Funeral planned for man killed in car crash while being treated for PTSD:family

CHETICAMP, N.S. – A military veteran who died in an alleged hit and run in Cape Breton will be laid to rest Saturday, as a family member questions how he wound up walking on a highway near the hospital where he was receiving treatment for post-traumatic stress disorder.

Ida LeLievre says her cousin, Jackie Deveau, was struck by a car on Highway 125 near Sydney last Saturday, only two days after checking himself into Cape Breton Regional Hospital for psychological care.

The 54-year-old man died in the same hospital a few hours later, according to police.

“For us, I guess the question is … Where did things go wrong?” LeLievre said.

“Where is that crack in the system that makes it so that people like my brother and so many others end up dead, or end up injuring others, before we do anything about it?”

RCMP say the car continued down the highway through the community of Mira Road without stopping. Investigators are looking for the driver of a grey Volkswagen with damage on its front and passenger side.

LeLievre says the close-knit family from the town of Cheticamp has been trying to reduce their grief by remembering the barrel-chested man who fought to make a difference through the good times and bad.

“He lived and loved, and he loved to live,” she says. “And he loved to the depths of his soul.”

LeLievre says she and Deveau were more like twins than cousins, having grown up under the same roof in the francophone community on the island’s west coast, where he recently returned to retire with his wife of more than three decades.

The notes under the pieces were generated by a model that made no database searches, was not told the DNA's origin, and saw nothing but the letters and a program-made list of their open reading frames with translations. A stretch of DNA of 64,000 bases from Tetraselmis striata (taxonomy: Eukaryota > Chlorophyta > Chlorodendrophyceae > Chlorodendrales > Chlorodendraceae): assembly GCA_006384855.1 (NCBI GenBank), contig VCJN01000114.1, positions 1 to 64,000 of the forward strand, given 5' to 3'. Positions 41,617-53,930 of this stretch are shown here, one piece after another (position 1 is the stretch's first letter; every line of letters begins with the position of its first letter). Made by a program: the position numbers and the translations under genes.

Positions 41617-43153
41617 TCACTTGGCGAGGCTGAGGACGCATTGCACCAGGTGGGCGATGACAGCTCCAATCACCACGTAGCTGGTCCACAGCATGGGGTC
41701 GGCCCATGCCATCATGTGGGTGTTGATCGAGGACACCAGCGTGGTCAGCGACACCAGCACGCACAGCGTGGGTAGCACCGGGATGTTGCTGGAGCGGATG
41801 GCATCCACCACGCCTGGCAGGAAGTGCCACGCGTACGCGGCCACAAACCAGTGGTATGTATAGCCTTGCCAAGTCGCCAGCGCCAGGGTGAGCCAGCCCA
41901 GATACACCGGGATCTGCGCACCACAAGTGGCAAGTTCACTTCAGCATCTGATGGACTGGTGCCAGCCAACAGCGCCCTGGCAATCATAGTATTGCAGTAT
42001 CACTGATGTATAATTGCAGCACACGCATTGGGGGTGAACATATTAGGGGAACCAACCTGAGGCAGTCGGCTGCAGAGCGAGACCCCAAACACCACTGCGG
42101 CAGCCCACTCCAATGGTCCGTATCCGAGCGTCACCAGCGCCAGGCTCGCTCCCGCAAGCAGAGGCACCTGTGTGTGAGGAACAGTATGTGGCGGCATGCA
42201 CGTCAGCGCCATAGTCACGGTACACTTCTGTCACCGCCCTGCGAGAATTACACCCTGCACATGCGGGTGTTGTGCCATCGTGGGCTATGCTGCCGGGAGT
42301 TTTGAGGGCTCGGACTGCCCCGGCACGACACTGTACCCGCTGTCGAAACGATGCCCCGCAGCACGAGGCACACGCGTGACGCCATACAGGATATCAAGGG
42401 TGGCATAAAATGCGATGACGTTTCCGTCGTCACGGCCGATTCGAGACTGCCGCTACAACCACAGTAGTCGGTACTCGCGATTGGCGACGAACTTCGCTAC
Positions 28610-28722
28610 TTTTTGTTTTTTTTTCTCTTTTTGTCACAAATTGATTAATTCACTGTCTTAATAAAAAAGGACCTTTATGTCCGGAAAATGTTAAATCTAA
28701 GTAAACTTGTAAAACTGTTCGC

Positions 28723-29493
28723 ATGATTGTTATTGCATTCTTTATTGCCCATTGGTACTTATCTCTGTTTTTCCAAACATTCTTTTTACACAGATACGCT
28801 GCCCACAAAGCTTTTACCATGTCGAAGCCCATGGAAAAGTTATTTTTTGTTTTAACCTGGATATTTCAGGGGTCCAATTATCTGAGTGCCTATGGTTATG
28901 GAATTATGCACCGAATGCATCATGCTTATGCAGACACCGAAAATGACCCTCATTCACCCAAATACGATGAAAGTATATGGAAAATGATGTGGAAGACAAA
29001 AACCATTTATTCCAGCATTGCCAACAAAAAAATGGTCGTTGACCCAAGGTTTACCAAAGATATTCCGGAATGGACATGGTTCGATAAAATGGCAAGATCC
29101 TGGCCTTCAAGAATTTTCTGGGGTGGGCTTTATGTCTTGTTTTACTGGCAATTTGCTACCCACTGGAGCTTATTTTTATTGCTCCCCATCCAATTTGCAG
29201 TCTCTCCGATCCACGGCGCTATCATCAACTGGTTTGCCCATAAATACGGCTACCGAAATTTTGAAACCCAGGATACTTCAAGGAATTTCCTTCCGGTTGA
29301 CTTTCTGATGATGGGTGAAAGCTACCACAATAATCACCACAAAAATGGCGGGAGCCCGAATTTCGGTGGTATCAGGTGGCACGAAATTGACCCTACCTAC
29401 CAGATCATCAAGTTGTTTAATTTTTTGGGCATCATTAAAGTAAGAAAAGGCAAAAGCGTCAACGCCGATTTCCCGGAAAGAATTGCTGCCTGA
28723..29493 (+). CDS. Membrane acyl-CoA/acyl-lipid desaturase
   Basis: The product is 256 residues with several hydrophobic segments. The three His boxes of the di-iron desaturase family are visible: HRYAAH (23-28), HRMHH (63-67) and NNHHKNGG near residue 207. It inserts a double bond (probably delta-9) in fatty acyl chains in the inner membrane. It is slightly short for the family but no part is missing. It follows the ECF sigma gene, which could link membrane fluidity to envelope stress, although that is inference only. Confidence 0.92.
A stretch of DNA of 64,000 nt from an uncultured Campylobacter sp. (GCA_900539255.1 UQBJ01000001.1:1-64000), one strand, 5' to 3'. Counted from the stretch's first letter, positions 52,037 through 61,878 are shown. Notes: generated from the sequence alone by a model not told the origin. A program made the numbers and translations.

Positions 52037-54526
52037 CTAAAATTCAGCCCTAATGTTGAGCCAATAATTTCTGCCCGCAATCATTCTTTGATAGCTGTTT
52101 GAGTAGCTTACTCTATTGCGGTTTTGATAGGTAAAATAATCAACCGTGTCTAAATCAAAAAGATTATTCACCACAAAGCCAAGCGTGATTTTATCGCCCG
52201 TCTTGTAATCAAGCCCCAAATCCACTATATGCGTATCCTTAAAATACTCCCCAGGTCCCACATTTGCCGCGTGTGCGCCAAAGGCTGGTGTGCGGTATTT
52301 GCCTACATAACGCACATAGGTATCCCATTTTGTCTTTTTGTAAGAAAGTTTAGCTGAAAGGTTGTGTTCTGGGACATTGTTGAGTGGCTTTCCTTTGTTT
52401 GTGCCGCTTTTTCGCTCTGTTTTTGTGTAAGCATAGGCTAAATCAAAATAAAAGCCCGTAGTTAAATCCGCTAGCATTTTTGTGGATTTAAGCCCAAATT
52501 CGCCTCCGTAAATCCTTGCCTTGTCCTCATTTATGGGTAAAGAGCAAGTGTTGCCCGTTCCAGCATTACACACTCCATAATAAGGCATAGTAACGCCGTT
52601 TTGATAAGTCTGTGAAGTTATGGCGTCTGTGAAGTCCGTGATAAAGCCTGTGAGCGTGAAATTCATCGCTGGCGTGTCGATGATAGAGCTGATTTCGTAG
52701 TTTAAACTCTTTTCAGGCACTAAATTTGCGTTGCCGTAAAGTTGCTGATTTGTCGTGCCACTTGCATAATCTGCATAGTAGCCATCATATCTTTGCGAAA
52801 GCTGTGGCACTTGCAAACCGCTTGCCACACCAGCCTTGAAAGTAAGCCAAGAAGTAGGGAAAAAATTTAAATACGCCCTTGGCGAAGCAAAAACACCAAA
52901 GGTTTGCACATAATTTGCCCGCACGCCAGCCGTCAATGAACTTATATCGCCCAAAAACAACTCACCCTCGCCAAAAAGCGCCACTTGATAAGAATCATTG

Deveau served in the Royal Canadian Air Force for around 35 years and raised two sons who decided to pursue military careers of their own, she says.

LeLievre says her relative’s military service left “invisible scars.”

She says Deveau was diagnosed with PTSD shortly after assisting in the cleanup of Swissair Flight 111, which crashed into the Atlantic Ocean near Peggy’s Cove in 1998.

Deveau sought psychological care last Thursday after showing signs of stress related to his PTSD.

“(He had) come to the conclusion that he needed help and that he couldn’t do this by himself,” she said during a telephone interview earlier this week. “We helped him get what we thought was that help.”

LeLievre says his family was led to believe Deveau would be under staff supervision and she doesn’t know how he ended up on the side of a highway last Saturday.

“It’s just beyond my comprehension, and we will definitely be looking for answers,” she says. “Where was the breakdown in communication that made it so that nobody took the necessary measures to bring him to safety?”

The Nova Scotia Health Authority says it doesn’t comment on specific cases, citing privacy concerns.

“My brother will have a voice beyond his death, because he believed we’re not doing enough for people who suffer from PTSD,” said LeLievre.

“This is something that they feel that they have to carry by themselves, and that should never be.”

Deveau will be interred at the St-Pierre cemetery in Cheticamp on Saturday, and his family is asking that mourners make donations to Soldier On, a veteran’s health organization.

— By Adina Bresge in Halifax

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